Venice
November 1646

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Institute of Historical Research

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Allen B. Hinds (editor)

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1926

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286-290

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'Venice: November 1646', Calendar of State Papers Relating to English Affairs in the Archives of Venice, Volume 27: 1643-1647 (1926), pp. 286-290. URL: http://www.british-history.ac.uk/report.aspx?compid=89624 Date accessed: 24 November 2014.


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November 1646

Nov. 2.
Capitano General da Mar. Venetian Archives.
443. Note of Zuane Capello, Capitano General da Mar, of the 2nd November, 1646.
The vessels which have at present contracted for service are three in number, as follows :—
Lefort or Fortezza, Captain Laffey, burthen 2,000 salme.
The English (l'Inglese), Captain Colony, burthen 2,000 salme or thereabouts.
Another.
[Italian.]
Nov. 3.
Senato, Secreta. Dispacci, Roma. Venetian Archives.
444. Alvise Contarini, Venetian Ambassador at Rome, to the Doge and Senate.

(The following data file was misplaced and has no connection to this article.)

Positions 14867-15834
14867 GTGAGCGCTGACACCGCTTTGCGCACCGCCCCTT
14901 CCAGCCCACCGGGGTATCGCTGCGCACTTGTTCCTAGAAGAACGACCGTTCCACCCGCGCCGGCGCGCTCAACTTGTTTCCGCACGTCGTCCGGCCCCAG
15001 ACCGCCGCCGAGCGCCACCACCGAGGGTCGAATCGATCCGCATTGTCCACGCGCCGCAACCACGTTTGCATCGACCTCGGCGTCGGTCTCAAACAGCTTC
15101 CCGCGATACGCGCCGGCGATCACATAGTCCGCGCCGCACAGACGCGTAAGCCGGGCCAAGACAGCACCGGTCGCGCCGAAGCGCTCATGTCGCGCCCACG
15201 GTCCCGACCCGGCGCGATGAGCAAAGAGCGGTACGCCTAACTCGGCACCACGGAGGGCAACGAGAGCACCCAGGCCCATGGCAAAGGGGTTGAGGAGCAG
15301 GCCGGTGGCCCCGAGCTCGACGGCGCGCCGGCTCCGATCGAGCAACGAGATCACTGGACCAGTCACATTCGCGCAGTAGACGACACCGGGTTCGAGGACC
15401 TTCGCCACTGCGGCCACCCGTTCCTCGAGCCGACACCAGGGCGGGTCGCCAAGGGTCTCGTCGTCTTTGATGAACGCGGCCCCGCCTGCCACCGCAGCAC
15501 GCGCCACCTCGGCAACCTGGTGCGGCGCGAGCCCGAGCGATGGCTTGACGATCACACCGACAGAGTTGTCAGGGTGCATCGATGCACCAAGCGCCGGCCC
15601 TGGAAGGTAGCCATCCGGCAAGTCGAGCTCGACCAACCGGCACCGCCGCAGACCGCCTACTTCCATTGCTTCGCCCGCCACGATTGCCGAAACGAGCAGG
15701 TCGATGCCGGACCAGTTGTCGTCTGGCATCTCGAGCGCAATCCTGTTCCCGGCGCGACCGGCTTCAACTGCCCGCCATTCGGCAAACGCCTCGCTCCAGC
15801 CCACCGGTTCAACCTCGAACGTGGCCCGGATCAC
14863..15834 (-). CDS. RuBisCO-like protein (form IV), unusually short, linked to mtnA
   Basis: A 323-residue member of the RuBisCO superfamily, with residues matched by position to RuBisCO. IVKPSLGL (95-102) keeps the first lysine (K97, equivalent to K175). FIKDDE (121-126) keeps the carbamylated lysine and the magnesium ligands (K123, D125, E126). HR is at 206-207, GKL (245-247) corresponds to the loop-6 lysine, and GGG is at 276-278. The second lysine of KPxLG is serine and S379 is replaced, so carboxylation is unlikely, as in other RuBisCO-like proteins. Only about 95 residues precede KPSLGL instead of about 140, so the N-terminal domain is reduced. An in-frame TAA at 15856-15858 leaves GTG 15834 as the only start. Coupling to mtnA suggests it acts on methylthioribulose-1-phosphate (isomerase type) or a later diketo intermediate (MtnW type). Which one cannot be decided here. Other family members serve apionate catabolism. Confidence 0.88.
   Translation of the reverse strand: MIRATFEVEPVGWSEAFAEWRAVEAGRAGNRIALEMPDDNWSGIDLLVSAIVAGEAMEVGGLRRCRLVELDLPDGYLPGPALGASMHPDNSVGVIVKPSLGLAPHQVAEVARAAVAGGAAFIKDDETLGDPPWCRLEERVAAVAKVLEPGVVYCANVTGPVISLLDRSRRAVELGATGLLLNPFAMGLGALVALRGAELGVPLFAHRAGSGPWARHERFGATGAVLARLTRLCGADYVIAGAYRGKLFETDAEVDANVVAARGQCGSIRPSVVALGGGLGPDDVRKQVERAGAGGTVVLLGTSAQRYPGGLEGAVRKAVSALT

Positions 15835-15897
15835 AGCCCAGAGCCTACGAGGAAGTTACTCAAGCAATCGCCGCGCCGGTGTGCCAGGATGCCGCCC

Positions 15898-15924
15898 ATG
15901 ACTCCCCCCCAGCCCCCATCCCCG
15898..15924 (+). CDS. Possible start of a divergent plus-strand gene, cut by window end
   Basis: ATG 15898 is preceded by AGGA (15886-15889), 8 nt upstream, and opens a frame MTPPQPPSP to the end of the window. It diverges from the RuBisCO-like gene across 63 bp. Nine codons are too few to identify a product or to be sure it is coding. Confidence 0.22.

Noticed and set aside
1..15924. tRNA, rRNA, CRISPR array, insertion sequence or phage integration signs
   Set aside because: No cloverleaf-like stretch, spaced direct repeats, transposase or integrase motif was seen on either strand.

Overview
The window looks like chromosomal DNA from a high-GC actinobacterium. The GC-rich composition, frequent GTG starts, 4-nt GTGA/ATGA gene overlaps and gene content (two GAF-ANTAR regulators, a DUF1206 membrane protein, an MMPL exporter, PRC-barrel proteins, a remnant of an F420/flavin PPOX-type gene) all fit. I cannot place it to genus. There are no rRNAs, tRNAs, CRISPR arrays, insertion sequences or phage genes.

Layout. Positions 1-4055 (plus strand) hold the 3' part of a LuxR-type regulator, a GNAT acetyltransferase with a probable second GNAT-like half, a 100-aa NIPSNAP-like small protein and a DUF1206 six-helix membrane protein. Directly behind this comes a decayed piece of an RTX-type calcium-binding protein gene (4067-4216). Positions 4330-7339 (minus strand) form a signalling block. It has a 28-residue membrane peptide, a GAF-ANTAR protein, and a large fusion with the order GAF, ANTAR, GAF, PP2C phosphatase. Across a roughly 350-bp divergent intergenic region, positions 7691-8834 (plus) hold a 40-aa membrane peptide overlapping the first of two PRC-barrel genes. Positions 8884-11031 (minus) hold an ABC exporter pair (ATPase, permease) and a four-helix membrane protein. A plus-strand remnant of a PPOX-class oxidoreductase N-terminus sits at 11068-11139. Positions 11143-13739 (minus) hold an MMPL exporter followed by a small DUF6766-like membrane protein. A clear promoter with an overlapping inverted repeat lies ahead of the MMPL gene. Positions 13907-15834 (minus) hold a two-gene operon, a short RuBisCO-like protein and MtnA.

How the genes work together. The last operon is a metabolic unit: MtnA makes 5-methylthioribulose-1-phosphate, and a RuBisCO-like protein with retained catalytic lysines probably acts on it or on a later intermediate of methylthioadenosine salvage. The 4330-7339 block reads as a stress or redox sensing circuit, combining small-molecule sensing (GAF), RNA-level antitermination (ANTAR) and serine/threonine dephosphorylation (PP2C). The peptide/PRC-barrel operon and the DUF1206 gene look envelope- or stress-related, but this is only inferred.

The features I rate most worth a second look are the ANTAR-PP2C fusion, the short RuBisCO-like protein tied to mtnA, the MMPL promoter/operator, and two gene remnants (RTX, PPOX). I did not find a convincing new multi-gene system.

Sir [Kenelm] Digbi, Resident of the Queen of England, called upon me yesterday and passed a complimentary office with me in her name. I responded in a manner that seemed suitable to the time and the occasion. He then began to tell me that since he left here he had informed me of his ideas for the service of your Excellencies, and he has been constantly engaged in seeing whether they can be profitably carried into effect. He did not treat the matter lightly, but on a perfectly sound basis. He had not confided in the good will expressed towards him personally by various Englishmen, but on his return from France he had passed through Leghorn and had entered into negotiations with the consul of his country, who has the control of business amounting to more than 300,000 crowns. He found that he could count upon having sixteen well armed English ships east of the Strait, and that with the help of his friends he could have eight more, making 24 in all, admirably equipped. With these he would undertake to search out the Turkish fleet next spring, meet it in the Dardanelles or wherever else they pleased, engage and defeat it. He would guarantee the result even if they numbered 200 galleys. For this they would give security or pledges for the sum claimed until that time, at Amsterdam or any other mart. They would require 30 to 40 frigates for use in calm weather and to tow the ships, or your Serenity's galleys might serve the purpose. They would not ask these to take any part in the fight, but only to tow the ships forward to the place where they were wanted. They would remain in the background until the enemy fleet was crushed, when they could advance and finish off the victory. They did not want any of our nobles to take command, but only a Proveditore or two to assist at the payment of the ships, take part in deliberation and see what was being done. They knew quite well from the disasters of this year and last that these nobles are rather a hindrance and a cause of confusion than any help. He was not surprised at this because in England also he had observed that young nobles, lacking experience and failing in spirit and courage, had caused similar mishaps. This might be made good in time, but meanwhile your Serenity has to consider your interests and not to allow the Turk to prevail another year as they have done in the two preceding. It was quite certain that as they could not prevent single vessels from entering Canea, so it was impossible to believe that a whole fleet could not have been brought to combat if any opposition had been offered. He did not wish to have any interest in this matter beyond the good will of your Serenity, and it would be enough for him to refer you to the individual with whom he had negotiated, that is to say the English consul referred to. Your Serenity would thereby effect a considerable saving and receive much better service.